MeSci ME/CFS since 1995; activity level 6?

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    I think we all vary. I don't get as much reduction in systolic pressure as I would like - sometimes it's alarmingly high, and I sometimes get a lot of reduction in pulse, sometimes below 60.

    I think we'd be better discussing this elsewhere!
     
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  10. wastwater

    wastwater Senior Member

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    Is this similar to a bioimpedance machine,I had a go on one of those and while it reminded me of a place you're finger in the slot fortune telling device it seemed strangely accurate flagging up areas for me,high brain glutamate,systemic inflammation,fast metabolism and oxygen usage and gut inflammation
    I see earlier in posts comparison to the workings of a car,I think it might be everything is working fine but clutch plates are extremely worn,so engine is redlining just to produce any drive at all and slipping through every gear.
    Or maybe like driving with handbrake on all the time
     
    Last edited: Mar 30, 2017
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  11. keenly

    keenly

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    Dr Yasko recommends plain L Carnitine for this reason.
     
  12. Alvin2

    Alvin2 Senior Member

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    because acetyl carnitine is bad for CFS?
    Odd that i see it preferentially recommended.
     
  13. keenly

    keenly

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    It is not ideal for Certain genetics. due to it being the acetyl form.
     
  14. Alvin2

    Alvin2 Senior Member

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    do you have more information on this?
     
  15. keenly

    keenly

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    Too many Acetyl groups can be an issue for certain individuals.
    Dr Amy suggests L-carnitine first( basic mito support) then adds in acetyl carnitine and carnitine fumarate based on testing and or genetics/. Some people can have issues with low acetylcholinesterase so that they end up with elevated acetylcholine.
     
  16. RL_sparky

    RL_sparky Senior Member

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    @Janet Dafoe (Rose49)
    Is Stanford / OMF still planning to offer a Metabolomics test or has that been put on the back burner for now?
    Thanks
     
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  17. lnester7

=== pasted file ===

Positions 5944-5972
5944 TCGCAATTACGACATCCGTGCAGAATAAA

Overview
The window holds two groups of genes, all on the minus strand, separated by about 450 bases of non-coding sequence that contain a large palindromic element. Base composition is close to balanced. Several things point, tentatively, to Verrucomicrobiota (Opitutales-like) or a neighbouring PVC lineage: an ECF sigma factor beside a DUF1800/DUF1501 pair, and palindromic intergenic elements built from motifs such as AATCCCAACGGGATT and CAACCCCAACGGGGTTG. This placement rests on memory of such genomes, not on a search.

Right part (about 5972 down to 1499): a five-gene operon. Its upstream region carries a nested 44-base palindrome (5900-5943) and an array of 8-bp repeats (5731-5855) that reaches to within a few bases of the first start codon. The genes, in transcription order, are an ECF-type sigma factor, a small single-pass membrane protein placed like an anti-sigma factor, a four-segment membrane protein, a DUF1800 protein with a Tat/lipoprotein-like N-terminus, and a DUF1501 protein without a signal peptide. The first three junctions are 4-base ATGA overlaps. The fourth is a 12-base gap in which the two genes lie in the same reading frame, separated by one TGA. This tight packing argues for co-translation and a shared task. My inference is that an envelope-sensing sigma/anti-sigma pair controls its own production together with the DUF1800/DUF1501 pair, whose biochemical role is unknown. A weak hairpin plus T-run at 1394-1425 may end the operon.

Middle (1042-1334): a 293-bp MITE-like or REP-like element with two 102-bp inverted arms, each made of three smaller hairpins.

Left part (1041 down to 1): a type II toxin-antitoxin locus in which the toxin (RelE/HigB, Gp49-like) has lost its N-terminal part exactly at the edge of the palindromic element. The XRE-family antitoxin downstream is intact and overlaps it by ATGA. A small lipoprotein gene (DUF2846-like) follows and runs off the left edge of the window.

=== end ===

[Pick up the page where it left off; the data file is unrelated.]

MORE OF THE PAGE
lnester7 Seven

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    There is so much cross over between CFS and and OI (POTs) I wonder what is the implications of the ( POTs cause research bellow) for CFS. Do we have the same protein issue or has to be related to what is going on with us in some way, as to why such a big cross over.


    The CCS scientists discovered chemical marks on the NET gene responsible for repressing or turning the gene off. They delved further and found that a repressor protein called MeCP2 together with a non-coding RNA (let-7i) was critical in the gene silencing.
    In another exciting development, the researchers, collaborating with the Baker Institute’s Professor Murray Esler, demonstrated that the NET gene could be re-activated by using the FDA approved drug Vorinostat in blood cells derived from POTS study participants.

    http://neurosciencenews.com/fainting-disorder-neurology-6293/
     
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  18. Belbyr

    Belbyr

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    Bingo. You think like I do.
     
  19. Dechi

    Dechi Senior Member

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    I don't have POTS and apparently it showed in my SPECT scan. I have moderate to severe hypoperfusion, and the part of the brain asociated with POTS is not affected, in my case. So even before I did the prolonged table tilt test that came back negative, my doctor knew I didn't have it.

    So my thought is POTS depends on a certain area of the brain being well supplied with blood and oxygen, or not.
     
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  20. lnester7

    lnester7 Seven

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    That would be a good test: is the POTs lack of blood flow to brain or cfs has the chemical signature same as regular POTs. And can we call it POTs if the mechanism in Cfs is different ?!